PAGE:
Weather forecast predicts retailers will face more record-setting heat waves and storms
“Men argue. Nature acts.” Voltaire
A new research study published in the scientific journal Nature Climate Change concludes that record-setting weather events such as the heat wave that hit the Pacific Northwest this summer are going to happen more frequently and with greater severity in the years and decades to come.
Seattle hit an all-time high of 108°F during the recent heat wave, well above the previous record of 103°. Portland’s temps reached 116°, a full nine degrees over its previous high.
A new computing model by ETF Zurich in Switzerland has found that record-setting heat waves in the U.S., Canada, Asia and Australia may become two to seven times more likely between now and 2050. ETF also forecasts that record setting temperatures are going to happen between three and 21 times more frequently between 2051 and 2080. The research is alarming because it predicts old models being topped by similar increases as were recorded in the Pacific Northwest. Each proceeding event, on top of a previous record, will make for dangerous living and working conditions.
“The probability of record-shattering events is directly related to the speed of warming,” Erich Fischer, who led the research, told Axios. “This is yet another piece of the puzzle that demonstrates that, in order to reduce the risk of such record-shattering heat, greenhouse gas emissions need to be reduced very rapidly.”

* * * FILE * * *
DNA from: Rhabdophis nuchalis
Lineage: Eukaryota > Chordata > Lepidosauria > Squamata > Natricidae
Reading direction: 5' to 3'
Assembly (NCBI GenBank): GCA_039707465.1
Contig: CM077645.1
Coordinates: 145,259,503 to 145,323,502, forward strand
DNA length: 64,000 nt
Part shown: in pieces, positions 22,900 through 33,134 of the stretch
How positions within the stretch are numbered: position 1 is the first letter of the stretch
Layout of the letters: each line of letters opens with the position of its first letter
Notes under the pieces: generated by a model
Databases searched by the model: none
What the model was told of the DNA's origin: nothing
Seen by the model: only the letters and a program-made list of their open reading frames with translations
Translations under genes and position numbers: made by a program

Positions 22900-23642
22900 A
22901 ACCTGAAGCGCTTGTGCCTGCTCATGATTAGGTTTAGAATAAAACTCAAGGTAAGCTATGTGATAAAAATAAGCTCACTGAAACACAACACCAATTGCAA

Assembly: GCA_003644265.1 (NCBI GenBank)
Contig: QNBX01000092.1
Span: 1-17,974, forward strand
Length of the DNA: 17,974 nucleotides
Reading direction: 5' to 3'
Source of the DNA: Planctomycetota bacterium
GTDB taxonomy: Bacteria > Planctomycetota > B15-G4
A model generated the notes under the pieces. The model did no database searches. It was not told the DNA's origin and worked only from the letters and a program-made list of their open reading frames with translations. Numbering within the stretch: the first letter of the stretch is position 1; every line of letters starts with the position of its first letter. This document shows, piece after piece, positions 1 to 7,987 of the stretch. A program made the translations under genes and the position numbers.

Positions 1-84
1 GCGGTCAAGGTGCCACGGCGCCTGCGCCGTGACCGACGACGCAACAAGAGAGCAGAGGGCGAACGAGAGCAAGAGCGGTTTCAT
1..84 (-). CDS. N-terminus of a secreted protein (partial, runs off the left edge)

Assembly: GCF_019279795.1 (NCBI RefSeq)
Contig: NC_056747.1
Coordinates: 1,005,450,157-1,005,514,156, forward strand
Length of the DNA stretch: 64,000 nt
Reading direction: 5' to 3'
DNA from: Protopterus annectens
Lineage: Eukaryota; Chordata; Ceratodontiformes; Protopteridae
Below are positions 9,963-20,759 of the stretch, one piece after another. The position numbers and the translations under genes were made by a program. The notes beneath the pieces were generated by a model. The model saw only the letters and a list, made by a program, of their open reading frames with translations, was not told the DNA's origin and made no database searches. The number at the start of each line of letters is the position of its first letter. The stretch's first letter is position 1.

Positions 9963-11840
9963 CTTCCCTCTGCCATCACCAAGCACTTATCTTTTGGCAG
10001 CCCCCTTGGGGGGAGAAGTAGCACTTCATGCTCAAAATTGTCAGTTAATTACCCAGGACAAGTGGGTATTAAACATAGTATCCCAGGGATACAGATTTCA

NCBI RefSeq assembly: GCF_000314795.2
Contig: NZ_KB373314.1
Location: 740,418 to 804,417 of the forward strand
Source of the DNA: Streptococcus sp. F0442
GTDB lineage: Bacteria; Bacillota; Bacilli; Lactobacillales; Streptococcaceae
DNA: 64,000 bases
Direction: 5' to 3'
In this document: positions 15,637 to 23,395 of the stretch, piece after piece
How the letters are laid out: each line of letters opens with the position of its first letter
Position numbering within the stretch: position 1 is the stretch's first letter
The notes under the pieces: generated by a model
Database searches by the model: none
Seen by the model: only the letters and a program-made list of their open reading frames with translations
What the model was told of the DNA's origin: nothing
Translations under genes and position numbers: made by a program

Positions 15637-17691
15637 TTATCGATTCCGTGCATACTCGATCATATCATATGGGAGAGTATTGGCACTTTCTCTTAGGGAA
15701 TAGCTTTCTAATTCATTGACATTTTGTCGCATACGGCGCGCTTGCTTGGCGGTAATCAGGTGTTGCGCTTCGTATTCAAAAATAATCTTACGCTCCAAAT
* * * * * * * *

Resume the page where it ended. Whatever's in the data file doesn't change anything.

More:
ETF Zurich’s findings support those of other climatologists who have been warning about the increasing dangers associated with global climate change.
Retailers have begun to act with varying degrees of urgency in cutting greenhouse gas emissions and addressing the environmental impact of their operations, as well as that of suppliers.
The progress made, however, did not exempt any retail businesses located in the Pacific Northwest from the recent heatwave. Amazon.com gave warehouse workers ice scarves so they could continue working during the heatwave. Some workers left early due to the strain of working under the adverse conditions.
Extreme heat, cold and other natural events including storms and wildfires also put pressure on the electric grid. Kyri Baker, a professor of engineering at the University of Colorado Boulder, told Recode that the system comes up short as a result of the combination of ”extreme temperatures, more electricity consumption, and aging infrastructure.”
- Increasing probability of record-shattering climate extremes – Nature Climate Change
- Study: Get ready for many more record-shattering heatwaves – Axios
- ‘Record-shattering’ heat becoming much more likely, says climate study – The Guardian
- Amazon gave out iced scarves to keep staff working in heatwave: Report – Business Insider
- This Week’s Heat Wave Is Pushing Businesses and Workers to Their Limit – Time
- The US power grid isn’t ready for climate change – Recode/Vox
DISCUSSION QUESTIONS: How significant a threat is climate change to the short, mid and long-term interests of retailers and their partners? Are retailers and their suppliers, generally speaking, being aggressive enough in addressing this challenge?